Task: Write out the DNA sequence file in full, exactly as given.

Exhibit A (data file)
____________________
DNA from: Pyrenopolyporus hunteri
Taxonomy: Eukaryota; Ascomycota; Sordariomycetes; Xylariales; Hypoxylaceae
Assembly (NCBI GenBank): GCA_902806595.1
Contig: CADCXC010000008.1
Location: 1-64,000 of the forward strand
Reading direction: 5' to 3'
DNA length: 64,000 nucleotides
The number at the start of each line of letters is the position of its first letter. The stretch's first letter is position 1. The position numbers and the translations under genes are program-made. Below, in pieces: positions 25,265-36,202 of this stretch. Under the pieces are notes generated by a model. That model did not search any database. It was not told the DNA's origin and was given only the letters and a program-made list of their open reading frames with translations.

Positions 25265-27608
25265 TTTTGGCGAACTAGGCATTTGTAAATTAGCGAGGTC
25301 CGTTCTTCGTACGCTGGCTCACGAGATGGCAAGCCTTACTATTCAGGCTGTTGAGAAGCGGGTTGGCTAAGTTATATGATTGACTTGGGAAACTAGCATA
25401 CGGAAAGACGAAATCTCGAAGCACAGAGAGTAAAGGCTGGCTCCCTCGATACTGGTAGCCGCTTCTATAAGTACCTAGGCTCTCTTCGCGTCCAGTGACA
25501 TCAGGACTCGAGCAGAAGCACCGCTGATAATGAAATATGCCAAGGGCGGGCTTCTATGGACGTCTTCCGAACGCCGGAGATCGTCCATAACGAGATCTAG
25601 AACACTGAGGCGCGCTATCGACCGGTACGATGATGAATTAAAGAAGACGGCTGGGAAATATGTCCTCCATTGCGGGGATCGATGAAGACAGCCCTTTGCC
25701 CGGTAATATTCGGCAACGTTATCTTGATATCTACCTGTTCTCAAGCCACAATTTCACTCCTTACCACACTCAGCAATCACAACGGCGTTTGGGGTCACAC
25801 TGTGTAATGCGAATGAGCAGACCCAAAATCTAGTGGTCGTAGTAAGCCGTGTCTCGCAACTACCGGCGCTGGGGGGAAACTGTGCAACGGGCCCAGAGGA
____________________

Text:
DNA from: Pyrenopolyporus hunteri
Taxonomy: Eukaryota; Ascomycota; Sordariomycetes; Xylariales; Hypoxylaceae
Assembly (NCBI GenBank): GCA_902806595.1
Contig: CADCXC010000008.1
Location: 1-64,000 of the forward strand
Reading direction: 5' to 3'
DNA length: 64,000 nucleotides
The number at the start of each line of letters is the position of its first letter. The stretch's first letter is position 1. The position numbers and the translations under genes are program-made. Below, in pieces: positions 25,265-36,202 of this stretch. Under the pieces are notes generated by a model. That model did not search any database. It was not told the DNA's origin and was given only the letters and a program-made list of their open reading frames with translations.

Positions 25265-27608
25265 TTTTGGCGAACTAGGCATTTGTAAATTAGCGAGGTC
25301 CGTTCTTCGTACGCTGGCTCACGAGATGGCAAGCCTTACTATTCAGGCTGTTGAGAAGCGGGTTGGCTAAGTTATATGATTGACTTGGGAAACTAGCATA
25401 CGGAAAGACGAAATCTCGAAGCACAGAGAGTAAAGGCTGGCTCCCTCGATACTGGTAGCCGCTTCTATAAGTACCTAGGCTCTCTTCGCGTCCAGTGACA
25501 TCAGGACTCGAGCAGAAGCACCGCTGATAATGAAATATGCCAAGGGCGGGCTTCTATGGACGTCTTCCGAACGCCGGAGATCGTCCATAACGAGATCTAG
25601 AACACTGAGGCGCGCTATCGACCGGTACGATGATGAATTAAAGAAGACGGCTGGGAAATATGTCCTCCATTGCGGGGATCGATGAAGACAGCCCTTTGCC
25701 CGGTAATATTCGGCAACGTTATCTTGATATCTACCTGTTCTCAAGCCACAATTTCACTCCTTACCACACTCAGCAATCACAACGGCGTTTGGGGTCACAC
25801 TGTGTAATGCGAATGAGCAGACCCAAAATCTAGTGGTCGTAGTAAGCCGTGTCTCGCAACTACCGGCGCTGGGGGGAAACTGTGCAACGGGCCCAGAGGA